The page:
On April 15th, Boko Haram a Nigerian terrorist group kidnapped 273 girls. These were secondary school girls, or high school girls. Today is the 133rd day since they went missing and aside from the few who escaped, approximately 230 are still missing. 230.

230 daughters. 230 sisters. 230 young children.

Some got word that the Nigerian government failed to act quickly when they heard about the abduction. Word that they ignored warning signs. That some police officers went into hiding when they saw the men coming.

Even with foreign countries getting involved, the girls have yet to be found. Some say chances of finding them all are slim. Some say chances of finding any of them are small.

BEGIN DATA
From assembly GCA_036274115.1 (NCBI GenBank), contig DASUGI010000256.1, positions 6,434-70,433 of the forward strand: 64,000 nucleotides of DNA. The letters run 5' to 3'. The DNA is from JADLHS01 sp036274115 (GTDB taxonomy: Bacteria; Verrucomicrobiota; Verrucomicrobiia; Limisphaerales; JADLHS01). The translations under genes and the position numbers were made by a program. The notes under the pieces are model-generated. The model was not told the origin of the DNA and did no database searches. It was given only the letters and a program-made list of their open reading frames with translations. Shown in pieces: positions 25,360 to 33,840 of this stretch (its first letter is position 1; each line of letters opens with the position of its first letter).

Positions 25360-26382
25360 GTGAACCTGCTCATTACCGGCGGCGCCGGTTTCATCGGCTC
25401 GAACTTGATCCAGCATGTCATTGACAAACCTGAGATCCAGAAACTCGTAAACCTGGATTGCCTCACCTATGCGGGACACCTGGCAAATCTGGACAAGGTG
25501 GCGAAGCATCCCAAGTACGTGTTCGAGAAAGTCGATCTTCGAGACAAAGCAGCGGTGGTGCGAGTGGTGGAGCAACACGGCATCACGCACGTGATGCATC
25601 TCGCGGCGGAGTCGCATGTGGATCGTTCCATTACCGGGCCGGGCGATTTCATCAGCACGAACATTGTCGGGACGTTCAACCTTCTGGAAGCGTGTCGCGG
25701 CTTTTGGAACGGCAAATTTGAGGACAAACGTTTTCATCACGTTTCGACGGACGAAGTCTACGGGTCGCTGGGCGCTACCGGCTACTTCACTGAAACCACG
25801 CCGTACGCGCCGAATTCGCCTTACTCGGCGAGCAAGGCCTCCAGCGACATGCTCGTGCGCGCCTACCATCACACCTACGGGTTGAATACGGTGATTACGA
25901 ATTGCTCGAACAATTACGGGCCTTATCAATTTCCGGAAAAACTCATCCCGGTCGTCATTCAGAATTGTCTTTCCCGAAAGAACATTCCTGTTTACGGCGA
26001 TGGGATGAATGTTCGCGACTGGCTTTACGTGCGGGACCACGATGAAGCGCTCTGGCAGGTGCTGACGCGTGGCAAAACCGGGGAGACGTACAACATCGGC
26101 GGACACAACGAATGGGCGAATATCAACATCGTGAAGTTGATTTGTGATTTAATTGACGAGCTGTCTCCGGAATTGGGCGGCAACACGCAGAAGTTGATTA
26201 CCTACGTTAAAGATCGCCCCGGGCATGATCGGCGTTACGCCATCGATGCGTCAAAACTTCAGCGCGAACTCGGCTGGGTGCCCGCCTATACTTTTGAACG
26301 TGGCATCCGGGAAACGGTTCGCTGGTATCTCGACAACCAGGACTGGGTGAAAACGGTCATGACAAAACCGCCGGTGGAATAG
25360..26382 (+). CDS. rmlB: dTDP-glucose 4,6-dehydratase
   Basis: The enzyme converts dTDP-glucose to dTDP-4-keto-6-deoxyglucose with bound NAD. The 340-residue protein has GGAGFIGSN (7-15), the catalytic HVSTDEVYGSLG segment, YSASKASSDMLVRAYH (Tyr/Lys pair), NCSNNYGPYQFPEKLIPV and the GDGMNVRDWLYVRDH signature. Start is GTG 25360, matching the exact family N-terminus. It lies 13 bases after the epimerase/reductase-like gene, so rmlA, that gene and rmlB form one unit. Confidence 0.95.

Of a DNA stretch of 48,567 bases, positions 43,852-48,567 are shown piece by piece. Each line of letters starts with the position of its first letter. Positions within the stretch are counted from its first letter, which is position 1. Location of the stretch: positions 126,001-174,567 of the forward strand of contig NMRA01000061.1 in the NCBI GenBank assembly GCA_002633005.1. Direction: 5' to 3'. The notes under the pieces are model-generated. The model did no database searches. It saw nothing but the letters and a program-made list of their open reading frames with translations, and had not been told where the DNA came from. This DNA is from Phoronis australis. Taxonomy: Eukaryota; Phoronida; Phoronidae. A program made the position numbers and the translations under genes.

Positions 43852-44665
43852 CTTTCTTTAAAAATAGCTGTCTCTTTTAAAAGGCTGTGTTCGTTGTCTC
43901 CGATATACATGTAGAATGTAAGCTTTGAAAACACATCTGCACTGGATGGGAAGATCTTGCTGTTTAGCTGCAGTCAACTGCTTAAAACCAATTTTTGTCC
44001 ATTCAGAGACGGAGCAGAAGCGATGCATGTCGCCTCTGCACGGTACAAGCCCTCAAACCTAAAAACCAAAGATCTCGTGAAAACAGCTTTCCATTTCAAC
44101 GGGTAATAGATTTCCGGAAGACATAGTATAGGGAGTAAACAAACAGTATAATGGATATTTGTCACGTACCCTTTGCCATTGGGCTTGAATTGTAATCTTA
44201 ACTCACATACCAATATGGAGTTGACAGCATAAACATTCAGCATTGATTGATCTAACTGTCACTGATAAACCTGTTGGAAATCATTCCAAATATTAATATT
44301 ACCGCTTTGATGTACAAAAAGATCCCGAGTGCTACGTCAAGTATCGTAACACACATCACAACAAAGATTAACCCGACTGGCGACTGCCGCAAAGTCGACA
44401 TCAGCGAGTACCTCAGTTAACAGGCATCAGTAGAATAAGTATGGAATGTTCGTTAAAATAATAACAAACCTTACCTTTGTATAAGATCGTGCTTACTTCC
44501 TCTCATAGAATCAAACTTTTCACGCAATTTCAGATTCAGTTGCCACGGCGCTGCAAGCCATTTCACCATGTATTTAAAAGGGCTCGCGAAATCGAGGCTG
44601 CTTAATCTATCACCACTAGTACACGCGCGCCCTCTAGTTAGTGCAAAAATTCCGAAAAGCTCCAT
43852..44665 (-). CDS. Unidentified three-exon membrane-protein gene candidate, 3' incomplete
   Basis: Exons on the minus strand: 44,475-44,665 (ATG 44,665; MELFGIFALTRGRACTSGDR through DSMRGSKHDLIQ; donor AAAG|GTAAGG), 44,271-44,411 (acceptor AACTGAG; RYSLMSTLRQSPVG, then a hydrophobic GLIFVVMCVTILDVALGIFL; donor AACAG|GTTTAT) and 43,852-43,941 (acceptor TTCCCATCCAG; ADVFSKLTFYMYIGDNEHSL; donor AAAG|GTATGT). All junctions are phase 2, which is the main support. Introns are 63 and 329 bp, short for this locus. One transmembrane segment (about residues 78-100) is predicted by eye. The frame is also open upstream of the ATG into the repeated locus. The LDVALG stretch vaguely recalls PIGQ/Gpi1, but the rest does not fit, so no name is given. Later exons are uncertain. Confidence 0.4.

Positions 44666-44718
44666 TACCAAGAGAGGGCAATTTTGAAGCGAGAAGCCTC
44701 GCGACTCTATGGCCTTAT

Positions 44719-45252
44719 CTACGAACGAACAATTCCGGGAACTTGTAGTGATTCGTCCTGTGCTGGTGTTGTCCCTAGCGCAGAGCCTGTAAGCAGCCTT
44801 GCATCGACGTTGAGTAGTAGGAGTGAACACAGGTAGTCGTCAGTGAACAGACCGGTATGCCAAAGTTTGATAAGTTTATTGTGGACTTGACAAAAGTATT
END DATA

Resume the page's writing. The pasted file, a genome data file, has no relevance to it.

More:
Many have waited and watched and then waited some more. I have. 133 days. Aside from the girls who escaped, the others are still missing. My heart bleeds for the girls, for their parents, waiting everyday for their daughters. Reminiscing on the old days. Maybe even wishing they had held them tighter, given them a hug before they left for school that day.

Question is where were the country’s leaders when things got to this level? Didn’t they see the beginning signs of this group? Of the problems they could cause? Why didn’t they act earlier, stop them before it got to this point? So many questions but none so far that has led to finding the girls.

I think it’s safe to say Nigeria was once one of Africa’s leading nations. Now it’s dealing with problems from left to right. Problems that make some weep for the country. I weep. Like many out there, I’m still looking forward to the day when it rises again. Until then, let’s all keep praying and hoping that the girls will be found. All of them. Let’s keep the momentum going. Keep the hashtag #bringbackourgirls alive. Say it aloud and keep it on the minds of Nigerian leaders until they actually bring back our girls.